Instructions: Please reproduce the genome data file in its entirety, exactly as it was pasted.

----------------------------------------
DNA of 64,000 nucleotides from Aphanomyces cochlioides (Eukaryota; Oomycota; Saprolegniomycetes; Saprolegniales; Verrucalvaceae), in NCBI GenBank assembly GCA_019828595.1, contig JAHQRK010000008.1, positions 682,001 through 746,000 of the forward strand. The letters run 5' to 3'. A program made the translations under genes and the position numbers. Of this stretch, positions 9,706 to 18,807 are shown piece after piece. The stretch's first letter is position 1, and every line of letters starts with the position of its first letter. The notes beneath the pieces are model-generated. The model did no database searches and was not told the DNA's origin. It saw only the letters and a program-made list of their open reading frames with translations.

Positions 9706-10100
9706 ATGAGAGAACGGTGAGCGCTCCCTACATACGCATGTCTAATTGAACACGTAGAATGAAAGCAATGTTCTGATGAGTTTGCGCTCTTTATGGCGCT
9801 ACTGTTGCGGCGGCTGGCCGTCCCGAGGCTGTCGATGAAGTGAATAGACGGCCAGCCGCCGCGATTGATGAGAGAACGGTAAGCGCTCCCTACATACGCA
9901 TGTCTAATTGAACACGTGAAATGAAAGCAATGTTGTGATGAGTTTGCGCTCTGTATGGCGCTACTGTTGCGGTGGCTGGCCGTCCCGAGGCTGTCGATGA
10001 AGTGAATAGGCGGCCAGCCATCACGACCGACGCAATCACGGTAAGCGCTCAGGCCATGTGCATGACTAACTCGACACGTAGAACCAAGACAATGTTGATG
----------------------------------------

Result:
DNA of 64,000 nucleotides from Aphanomyces cochlioides (Eukaryota; Oomycota; Saprolegniomycetes; Saprolegniales; Verrucalvaceae), in NCBI GenBank assembly GCA_019828595.1, contig JAHQRK010000008.1, positions 682,001 through 746,000 of the forward strand. The letters run 5' to 3'. A program made the translations under genes and the position numbers. Of this stretch, positions 9,706 to 18,807 are shown piece after piece. The stretch's first letter is position 1, and every line of letters starts with the position of its first letter. The notes beneath the pieces are model-generated. The model did no database searches and was not told the DNA's origin. It saw only the letters and a program-made list of their open reading frames with translations.

Positions 9706-10100
9706 ATGAGAGAACGGTGAGCGCTCCCTACATACGCATGTCTAATTGAACACGTAGAATGAAAGCAATGTTCTGATGAGTTTGCGCTCTTTATGGCGCT
9801 ACTGTTGCGGCGGCTGGCCGTCCCGAGGCTGTCGATGAAGTGAATAGACGGCCAGCCGCCGCGATTGATGAGAGAACGGTAAGCGCTCCCTACATACGCA
9901 TGTCTAATTGAACACGTGAAATGAAAGCAATGTTGTGATGAGTTTGCGCTCTGTATGGCGCTACTGTTGCGGTGGCTGGCCGTCCCGAGGCTGTCGATGA
10001 AGTGAATAGGCGGCCAGCCATCACGACCGACGCAATCACGGTAAGCGCTCAGGCCATGTGCATGACTAACTCGACACGTAGAACCAAGACAATGTTGATG